Eleven bodies urge government to change charity campaigning law

The organisations, which include Friends of the Earth and Amnesty International UK, have written to culture secretary Matt Hancock, saying the rules are a 'fundamental threat to democracy'

Eleven voluntary sector organisations have called on the government to make changes to charity campaigning rules because they represent a "fundamental threat to democracy".

In an open letter to Matt Hancock, the culture secretary, the organisations, which include Friends of the Earth, Amnesty International UK and the international development umbrella body Bond, say that in National Democracy Week it is right to point out concerns "over the lack of recognition, or engagement with, the issues civil society groups are facing".

The letter says: "We have also witnessed successive governments enacting legislation and using rhetoric that has undermined the ability of charities, and other civil society organisations, to speak out, while simultaneously reducing the public’s trust in organisations from the not-for-profit sector.

"Silencing organisations that represent the most vulnerable in society is a fundamental threat to democracy."

The letter highlights the lobbying act’s impact on charities’ ability to engage in political debate and promote local democracy, and calls for the government’s forthcoming civil society strategy, which has recently been out for consultation, to advocate a loosening of the rules.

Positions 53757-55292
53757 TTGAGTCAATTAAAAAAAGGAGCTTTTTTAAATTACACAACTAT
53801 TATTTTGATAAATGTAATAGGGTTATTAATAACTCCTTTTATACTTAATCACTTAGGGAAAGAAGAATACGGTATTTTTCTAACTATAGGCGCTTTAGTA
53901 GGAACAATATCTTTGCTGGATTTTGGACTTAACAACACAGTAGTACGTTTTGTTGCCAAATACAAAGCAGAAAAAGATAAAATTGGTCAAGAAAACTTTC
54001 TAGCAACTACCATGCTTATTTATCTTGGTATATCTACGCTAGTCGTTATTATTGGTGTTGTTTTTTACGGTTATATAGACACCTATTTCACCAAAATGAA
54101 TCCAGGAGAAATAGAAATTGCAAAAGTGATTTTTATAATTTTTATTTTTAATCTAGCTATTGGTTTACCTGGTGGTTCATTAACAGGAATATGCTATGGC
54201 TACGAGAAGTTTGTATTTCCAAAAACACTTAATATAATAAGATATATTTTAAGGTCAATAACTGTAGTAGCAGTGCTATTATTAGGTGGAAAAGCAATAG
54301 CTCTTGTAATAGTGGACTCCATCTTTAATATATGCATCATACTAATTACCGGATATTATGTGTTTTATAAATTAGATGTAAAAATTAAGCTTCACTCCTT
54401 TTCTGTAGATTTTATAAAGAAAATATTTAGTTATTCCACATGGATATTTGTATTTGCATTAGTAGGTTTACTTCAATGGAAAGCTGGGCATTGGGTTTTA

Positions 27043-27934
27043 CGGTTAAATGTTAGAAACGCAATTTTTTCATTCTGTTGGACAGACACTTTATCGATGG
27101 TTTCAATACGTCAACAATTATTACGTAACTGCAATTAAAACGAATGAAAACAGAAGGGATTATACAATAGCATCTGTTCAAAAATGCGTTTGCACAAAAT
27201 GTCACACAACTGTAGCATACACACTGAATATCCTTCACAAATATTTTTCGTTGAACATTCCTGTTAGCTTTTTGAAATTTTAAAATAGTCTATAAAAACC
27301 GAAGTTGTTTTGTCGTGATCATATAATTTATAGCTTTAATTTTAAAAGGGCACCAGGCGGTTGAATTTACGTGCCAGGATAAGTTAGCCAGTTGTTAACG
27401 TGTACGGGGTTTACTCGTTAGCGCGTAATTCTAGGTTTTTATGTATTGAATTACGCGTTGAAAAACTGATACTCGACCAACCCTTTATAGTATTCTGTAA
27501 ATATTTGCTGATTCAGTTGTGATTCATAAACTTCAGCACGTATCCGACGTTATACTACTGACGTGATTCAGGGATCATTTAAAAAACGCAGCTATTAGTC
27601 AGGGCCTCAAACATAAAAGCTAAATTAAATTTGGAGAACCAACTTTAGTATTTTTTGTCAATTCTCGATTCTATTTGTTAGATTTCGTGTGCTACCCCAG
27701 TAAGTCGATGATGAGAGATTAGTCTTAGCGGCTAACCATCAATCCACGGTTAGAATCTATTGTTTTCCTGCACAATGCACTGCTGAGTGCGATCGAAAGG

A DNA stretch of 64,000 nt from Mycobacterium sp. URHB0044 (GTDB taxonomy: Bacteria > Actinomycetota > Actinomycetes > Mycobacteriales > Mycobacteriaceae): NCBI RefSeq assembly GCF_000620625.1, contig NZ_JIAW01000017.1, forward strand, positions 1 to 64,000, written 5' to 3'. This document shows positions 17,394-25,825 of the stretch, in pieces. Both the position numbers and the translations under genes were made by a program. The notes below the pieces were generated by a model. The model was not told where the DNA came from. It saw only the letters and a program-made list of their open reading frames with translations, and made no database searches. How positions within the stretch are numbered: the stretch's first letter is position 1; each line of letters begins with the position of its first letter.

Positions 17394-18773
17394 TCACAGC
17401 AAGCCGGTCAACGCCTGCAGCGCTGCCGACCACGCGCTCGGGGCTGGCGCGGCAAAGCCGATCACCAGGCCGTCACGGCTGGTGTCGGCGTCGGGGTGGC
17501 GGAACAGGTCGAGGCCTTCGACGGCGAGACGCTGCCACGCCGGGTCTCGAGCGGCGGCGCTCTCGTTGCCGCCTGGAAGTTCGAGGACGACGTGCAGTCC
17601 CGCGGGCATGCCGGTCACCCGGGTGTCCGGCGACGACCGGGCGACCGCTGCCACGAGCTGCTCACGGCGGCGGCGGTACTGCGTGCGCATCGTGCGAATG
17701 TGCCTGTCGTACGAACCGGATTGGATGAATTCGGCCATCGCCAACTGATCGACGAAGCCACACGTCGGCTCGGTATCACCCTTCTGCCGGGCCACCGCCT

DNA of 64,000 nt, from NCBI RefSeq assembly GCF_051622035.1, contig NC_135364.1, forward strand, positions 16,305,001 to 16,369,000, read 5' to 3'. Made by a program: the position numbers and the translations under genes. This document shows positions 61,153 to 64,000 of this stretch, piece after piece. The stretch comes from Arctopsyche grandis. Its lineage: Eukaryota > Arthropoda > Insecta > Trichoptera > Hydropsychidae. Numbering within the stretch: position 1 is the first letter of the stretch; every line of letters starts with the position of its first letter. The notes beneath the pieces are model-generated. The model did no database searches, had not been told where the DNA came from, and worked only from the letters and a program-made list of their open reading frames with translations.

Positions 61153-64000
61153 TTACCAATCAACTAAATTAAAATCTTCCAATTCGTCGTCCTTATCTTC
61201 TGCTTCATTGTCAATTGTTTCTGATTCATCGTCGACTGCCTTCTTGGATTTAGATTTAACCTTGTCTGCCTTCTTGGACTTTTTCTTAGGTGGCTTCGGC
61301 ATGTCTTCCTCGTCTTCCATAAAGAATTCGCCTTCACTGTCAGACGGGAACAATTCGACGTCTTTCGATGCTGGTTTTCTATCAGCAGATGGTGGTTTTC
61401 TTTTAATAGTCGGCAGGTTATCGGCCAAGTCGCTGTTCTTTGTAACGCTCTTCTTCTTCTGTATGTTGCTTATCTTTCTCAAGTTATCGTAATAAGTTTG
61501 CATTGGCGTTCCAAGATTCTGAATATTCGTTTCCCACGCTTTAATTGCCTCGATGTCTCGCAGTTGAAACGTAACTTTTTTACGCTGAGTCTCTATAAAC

"Your consultation asked how civil society can be supported ‘to have a stronger role in shaping government policy’," the letter says.

"Our answer is by removing the ties which constrain us when we seek to do so."

Other signatories to the open letter were: War on Want, the Jubilee Debt Campaign, Quakers in Britain, 10:10 Climate Action, Global Justice Now, Medact, ActionAid UK and the Migrants’ Rights Network.

The lobbying act sets spending limits and makes it a legal necessity for all organisations that spend more that £20,000 in England or £10,000 in Wales on regulated campaigning in the year prior to an election to register with the Electoral Commission.

The act has been controversial among charities, which have made repeated calls for its repeal. An independent government review of the act carried out by the Conservative peer Lord Hodgson of Astley Abbotts proposed significant changes.

The government has already said it will not enact the reforms to the lobbying act because a lack of parliamentary time.

In its response last week to the Lords Select Committee on Citizenship and Civic Engagement’s final report, the government said third-party campaigning rules were "necessary" and ensured transparency in elections.

"The rules are not intended to prevent charities and other civil society organisations from undertaking legitimate non-party political campaigning," the government response said.

"Pressure on the parliamentary timetable means that the opportunity for legislative reform is unlikely in the near future. Instead, the government wants to work with civil society to ensure that civil society organisations have the confidence to continue their non-party political campaigning and advocacy."

Friends of the Earth was fined last year after it breached the lobbying act during the 2015 general election.

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